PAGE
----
This week, on WNYU’s science and technology show The Doppler Effect, we had a really interesting sound.
That is the sound of the radio frequencies of the aurora borealis.
Now, let’s be clear. That’s not a sound you can hear. If you listen to the whole segment from the WNYU show (here) you’ll hear Bez Laderman and Jonathan Zrake - two NYU physicists – discuss why it’s highly improbably for the aurora to make any kind of sound that we can hear on the ground. If you don’t want to go listen (but I hope you do), here’s basically what they say:
There are reports of a sound associated with the auroras. It’s a hissing, rustling, or crackling noise, or some combination of the three. But if you think about what the aurora borealis is – which Zrake describes in the podcast (electromagnetic winds also happen to be the subject of his PhD work) – that doesn’t make a ton of sense. Basically, auroras happen when solar winds blow charged particles to Earth, and those particles collide with atoms up in the upper atmosphere. For that to make a sound, they explain, it would have to be really, really loud.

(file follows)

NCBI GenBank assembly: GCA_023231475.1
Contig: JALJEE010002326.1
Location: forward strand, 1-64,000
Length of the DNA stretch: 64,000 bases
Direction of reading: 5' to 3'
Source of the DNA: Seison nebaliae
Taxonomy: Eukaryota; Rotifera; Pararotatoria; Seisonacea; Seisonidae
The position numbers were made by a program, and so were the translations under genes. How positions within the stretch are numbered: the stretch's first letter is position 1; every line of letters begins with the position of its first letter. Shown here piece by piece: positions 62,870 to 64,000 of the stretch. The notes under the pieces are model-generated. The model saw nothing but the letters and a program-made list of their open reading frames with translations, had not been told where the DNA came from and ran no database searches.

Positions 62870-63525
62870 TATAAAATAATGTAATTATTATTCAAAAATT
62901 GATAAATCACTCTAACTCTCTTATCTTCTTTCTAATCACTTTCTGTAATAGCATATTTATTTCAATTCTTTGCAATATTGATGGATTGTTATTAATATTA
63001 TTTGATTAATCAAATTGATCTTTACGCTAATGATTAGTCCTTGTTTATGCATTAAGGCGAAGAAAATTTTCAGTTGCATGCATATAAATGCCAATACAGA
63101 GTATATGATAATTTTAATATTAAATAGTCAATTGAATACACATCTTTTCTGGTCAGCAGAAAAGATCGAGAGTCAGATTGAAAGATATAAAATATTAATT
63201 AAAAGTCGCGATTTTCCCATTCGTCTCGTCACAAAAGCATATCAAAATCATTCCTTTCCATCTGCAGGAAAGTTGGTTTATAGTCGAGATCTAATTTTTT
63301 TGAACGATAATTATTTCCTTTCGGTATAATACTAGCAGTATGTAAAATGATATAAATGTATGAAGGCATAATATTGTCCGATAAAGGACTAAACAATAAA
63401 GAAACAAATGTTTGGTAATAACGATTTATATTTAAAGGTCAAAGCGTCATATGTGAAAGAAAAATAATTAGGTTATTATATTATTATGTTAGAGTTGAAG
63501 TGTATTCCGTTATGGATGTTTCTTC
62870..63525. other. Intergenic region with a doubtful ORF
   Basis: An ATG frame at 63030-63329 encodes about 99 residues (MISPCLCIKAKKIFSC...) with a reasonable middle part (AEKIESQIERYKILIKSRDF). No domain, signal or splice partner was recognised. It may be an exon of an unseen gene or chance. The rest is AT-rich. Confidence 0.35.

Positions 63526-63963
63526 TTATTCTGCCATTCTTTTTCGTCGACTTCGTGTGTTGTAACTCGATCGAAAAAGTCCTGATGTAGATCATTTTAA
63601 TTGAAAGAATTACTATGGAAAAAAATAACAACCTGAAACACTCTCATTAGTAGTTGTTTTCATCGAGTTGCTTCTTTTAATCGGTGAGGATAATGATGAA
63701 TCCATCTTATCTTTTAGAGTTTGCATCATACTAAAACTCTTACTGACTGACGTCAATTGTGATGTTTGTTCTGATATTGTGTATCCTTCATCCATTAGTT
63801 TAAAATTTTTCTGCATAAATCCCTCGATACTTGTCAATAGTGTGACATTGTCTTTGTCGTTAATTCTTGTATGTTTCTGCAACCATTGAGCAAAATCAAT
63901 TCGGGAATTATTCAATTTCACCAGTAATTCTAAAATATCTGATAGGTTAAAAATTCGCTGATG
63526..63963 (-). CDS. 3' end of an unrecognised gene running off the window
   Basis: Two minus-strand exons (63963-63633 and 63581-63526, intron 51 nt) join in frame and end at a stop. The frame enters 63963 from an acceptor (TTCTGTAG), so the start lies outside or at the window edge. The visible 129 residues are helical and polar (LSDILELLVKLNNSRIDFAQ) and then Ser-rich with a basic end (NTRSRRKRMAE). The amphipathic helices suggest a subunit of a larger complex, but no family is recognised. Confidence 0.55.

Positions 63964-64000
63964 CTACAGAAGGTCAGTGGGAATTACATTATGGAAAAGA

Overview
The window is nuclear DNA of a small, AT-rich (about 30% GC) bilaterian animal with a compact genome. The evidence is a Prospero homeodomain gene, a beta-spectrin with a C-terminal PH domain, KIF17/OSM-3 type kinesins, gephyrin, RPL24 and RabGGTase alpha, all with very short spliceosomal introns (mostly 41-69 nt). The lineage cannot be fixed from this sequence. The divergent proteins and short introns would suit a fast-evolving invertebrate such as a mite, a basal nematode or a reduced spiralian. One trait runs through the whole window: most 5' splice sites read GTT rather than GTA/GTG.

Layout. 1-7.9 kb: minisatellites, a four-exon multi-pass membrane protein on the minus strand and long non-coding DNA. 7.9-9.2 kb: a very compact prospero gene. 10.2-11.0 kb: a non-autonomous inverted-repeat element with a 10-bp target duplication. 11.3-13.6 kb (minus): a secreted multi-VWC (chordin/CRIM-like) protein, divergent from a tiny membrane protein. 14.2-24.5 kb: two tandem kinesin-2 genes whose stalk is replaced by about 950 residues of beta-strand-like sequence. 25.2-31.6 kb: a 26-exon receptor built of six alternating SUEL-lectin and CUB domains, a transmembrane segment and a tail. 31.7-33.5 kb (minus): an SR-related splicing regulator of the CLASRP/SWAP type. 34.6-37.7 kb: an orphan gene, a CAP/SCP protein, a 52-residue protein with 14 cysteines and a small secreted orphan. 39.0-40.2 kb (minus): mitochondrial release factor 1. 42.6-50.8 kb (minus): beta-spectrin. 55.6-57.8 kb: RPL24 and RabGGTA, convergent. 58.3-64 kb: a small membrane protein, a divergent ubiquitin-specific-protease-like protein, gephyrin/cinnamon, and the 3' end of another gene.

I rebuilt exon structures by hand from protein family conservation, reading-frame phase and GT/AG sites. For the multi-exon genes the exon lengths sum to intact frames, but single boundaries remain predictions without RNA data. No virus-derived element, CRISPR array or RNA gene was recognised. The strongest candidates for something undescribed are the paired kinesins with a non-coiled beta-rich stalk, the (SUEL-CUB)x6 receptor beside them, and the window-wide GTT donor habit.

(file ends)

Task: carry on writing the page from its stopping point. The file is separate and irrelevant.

Here’s Bez’s example: how many times have you seen a jet plane in the sky, but not heard it. That jet plane is really, really loud. Something like 80 decibels. And it’s about 3500 feet in the air.
Now, the aurora is 50 miles above us, in the upper atmosphere. That’s 264 000 feet. Which means it has to travel through 75 times the amount of atmosphere to reach us. The atmosphere up there is thinner, which makes it even harder for sound to propagate (since sound is made of pressure waves which need something to travel through) down to us. The collision of those particles would have to be ridiculously loud.
You should really listen to their whole show – where they explain some more of the details about auroras, and go into some of the reasons why there might be sounds or not. But for now, you can sit back and relax and listen to the eerie, yet relaxing sound of the Aurora’s radio waves.